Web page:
Lessons learned from 2 years living away from home

06 Jul 2021
By Ashlea D., Student at Liverpool John Moores University

One of the best things about going to university is having the option to live independently - which was a new experience for me as it will be for many students. And while this is an exciting time in life, there are trickier times to get through too.

Below are the most valuable lessons I have learned in the two years I have lived in halls, and I’m hoping they’ll help you also navigate the leap to independent living.

Everyone will have different ways of doing things, and that’s okay

This point might seem obvious, but it’s the implications of this in practice that are worth highlighting. For example, not everyone will want to stay on top of the cleaning and may have different habits when it comes to cleaning up after themselves. To avoid this becoming a point of conflict, establish a cleaning rota early on. This means that all chores will be divided equally and there will be no confusion over who’s turn it is to take the bins out, for example.

Also, I learned quickly there’s not much to gain by being irritable over small differences. If you can be tolerant of different habits, this will not only go a long way in helping you settle in, it will mean you’re more calm and collected if you have to ask a flatmate to clean up their mess when it gets out of hand.

Budgeting is crucial

A massive part of moving to university is learning how to budget effectively. On the one hand, there are unexpected expenses to deal with, which can make money management daunting. But on the other hand, you’ll most likely be getting a lump sum of money at the start of each semester, which can make it exciting.

One of the best methods I have found for money management is to work out my weekly budget at the start of each semester, then put this into a separate bank account or card (I use Monzo). I do this by finding out each semester’s instalment on the Student Finance website, then subtracting my rent instalment for that semester - which can be found in the ‘my account’ section on the Unite website. I then subtract any additional expenses (such as car insurance, phone bill, uni trips or books) and divide that total by the amount of weeks in a semester.

Learn to appreciate your own company

Although there are always people around when you live in halls, sometimes you may be in the flat alone - especially if you and your flatmates work different jobs, which is something I found in my second year. Whilst it’s important to ensure you socialise with flatmates to establish friendships, use these times to focus on proper self-care.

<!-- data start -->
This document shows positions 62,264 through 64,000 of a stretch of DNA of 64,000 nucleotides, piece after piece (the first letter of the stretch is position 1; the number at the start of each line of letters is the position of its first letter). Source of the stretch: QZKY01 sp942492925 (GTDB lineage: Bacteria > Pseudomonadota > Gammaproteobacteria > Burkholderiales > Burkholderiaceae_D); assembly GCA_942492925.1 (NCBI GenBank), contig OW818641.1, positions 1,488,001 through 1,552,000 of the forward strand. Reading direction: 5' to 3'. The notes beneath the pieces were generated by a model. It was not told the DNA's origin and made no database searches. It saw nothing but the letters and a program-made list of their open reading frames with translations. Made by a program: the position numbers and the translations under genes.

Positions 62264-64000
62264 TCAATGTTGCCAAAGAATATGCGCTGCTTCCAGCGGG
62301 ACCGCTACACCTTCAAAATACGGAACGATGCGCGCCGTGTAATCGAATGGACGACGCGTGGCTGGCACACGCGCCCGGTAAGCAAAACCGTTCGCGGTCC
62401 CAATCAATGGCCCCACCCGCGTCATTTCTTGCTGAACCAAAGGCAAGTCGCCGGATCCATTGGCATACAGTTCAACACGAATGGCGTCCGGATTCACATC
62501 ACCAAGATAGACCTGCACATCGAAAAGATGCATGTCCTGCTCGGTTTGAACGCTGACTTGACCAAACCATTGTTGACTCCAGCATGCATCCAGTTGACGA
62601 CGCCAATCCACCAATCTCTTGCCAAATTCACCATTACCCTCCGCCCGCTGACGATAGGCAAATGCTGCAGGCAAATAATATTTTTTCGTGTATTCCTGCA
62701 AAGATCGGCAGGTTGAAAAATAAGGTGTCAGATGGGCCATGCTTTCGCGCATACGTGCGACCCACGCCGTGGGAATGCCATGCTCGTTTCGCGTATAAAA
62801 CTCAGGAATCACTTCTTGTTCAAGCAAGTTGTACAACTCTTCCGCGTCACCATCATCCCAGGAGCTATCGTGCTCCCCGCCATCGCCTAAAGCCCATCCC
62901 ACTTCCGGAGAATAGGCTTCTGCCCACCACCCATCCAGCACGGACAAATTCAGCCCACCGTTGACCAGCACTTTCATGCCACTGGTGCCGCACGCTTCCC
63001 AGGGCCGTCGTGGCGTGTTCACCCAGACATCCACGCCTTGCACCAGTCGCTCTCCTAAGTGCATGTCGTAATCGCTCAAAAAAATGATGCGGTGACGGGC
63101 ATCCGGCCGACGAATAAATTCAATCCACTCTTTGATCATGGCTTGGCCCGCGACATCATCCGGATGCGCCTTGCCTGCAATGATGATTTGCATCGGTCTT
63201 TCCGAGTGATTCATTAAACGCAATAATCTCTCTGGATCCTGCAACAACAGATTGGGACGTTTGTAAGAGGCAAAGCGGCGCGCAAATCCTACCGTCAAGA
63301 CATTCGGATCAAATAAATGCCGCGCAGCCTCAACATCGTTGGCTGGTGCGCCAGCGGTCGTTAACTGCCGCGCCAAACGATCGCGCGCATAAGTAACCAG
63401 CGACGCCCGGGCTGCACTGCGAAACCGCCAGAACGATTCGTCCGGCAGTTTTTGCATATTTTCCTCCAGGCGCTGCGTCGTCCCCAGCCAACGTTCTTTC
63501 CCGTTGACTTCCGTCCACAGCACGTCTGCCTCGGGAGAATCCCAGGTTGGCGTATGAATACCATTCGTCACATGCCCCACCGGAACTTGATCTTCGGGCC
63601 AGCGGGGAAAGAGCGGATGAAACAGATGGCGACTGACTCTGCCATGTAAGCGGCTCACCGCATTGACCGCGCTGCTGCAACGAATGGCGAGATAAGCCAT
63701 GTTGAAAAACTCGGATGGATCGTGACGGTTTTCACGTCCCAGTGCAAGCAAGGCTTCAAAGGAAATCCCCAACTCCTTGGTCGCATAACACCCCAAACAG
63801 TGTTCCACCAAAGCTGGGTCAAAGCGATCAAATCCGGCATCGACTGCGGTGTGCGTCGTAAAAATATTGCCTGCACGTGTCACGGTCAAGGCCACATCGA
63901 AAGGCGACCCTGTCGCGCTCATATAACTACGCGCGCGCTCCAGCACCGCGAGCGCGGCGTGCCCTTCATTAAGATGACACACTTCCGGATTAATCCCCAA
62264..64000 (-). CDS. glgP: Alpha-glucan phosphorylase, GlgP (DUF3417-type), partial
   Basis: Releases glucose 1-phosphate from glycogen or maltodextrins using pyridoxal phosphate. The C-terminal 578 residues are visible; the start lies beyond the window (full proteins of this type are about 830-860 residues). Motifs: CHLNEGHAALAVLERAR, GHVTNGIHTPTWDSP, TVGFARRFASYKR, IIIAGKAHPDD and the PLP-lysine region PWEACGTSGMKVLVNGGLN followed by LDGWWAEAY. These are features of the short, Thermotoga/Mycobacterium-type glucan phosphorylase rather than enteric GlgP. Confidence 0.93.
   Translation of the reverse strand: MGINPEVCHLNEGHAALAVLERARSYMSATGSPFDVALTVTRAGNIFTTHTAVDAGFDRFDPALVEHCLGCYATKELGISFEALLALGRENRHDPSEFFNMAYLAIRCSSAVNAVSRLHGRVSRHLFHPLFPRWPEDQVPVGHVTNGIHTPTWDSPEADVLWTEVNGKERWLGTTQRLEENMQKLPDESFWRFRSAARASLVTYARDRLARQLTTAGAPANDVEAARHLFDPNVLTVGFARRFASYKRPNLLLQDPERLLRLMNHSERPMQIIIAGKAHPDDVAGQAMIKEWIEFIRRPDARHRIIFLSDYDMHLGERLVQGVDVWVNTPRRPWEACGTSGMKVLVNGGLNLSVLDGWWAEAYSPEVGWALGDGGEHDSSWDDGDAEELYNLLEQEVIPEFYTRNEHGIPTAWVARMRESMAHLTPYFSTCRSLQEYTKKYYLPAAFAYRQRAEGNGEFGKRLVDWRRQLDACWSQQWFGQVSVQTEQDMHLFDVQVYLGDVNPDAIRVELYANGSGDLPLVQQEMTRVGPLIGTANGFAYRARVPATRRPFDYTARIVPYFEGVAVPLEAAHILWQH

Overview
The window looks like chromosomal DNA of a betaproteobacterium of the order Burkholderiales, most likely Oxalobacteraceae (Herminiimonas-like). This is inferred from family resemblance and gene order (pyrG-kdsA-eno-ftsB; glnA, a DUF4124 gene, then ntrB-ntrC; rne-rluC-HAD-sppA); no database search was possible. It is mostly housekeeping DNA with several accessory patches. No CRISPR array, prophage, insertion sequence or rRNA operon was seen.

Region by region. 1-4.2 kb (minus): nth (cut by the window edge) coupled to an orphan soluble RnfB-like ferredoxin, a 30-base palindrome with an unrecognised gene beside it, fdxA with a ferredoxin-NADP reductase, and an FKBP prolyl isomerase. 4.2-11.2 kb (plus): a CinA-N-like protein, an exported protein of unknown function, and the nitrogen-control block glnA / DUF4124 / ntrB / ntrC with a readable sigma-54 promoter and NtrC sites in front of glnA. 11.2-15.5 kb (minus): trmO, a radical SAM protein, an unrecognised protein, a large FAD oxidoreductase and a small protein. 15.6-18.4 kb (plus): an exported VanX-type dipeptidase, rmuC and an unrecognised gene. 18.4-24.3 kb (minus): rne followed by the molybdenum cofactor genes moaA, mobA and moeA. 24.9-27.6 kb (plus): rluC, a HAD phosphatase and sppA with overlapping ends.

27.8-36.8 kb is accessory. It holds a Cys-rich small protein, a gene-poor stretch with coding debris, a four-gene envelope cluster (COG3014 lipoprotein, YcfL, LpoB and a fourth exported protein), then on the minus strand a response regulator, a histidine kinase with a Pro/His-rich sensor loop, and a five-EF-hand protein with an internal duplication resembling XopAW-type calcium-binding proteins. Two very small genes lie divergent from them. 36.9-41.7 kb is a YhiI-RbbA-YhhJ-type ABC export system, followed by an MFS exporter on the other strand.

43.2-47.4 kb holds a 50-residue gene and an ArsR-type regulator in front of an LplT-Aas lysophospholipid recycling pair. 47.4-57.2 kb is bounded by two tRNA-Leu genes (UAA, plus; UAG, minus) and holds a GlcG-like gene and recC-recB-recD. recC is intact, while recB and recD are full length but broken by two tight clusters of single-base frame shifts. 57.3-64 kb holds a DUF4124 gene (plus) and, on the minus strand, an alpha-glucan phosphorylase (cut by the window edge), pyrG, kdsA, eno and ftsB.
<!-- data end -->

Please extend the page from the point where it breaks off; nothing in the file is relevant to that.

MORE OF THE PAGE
Self-care looks different for everyone, but I’ve found this to be as simple as getting some snacks, putting a face mask on and getting into bed with a good film or series. As you progress through university, don’t underestimate the importance of taking some downtime to relax as you rarely realise how busy uni life gets until you stop and take a step back.

To-do lists are your best friend

This is more of a general piece of student advice, but I never appreciated the value of a to-do list until I went to university. Having everything to do laid out visually, whether it’s on paper or on my phone/laptop, has been a lifesaver during exam and assignment season. Also, by splitting the list into things that are 1) super important, 2) things that need to be done but aren’t a priority, and 3) just general life admin like buying more toothpaste, it prevents to-do’s from getting missed and causing unnecessary stress.

Likewise, I’ve recently taken advantage of using the calendar on my phone which I’ve managed to link to my laptop - meaning I can see everything I need to do and rarely end up double-booking. This is especially useful with extra sessions during exams or for fitting work shifts around university or socialising.

Living away has not just taught me about general life, but other people and myself as a person. This self-awareness has helped shape the decisions I’ve made over the last couple of years, and I recommend that everyone live in halls even if it is just for the one year, or if home isn’t far from university like in my case. The lessons, skills and experiences you pick up will go far beyond what you learn from your degree.

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I’m currently studying criminology and sociology at Liverpool John Moores University, (my main interest being crime and my favourite city being Liverpool!). In my spare time you’ll probably find me dying my hair a random rainbow shade, watching old festival videos or planning my next adventure.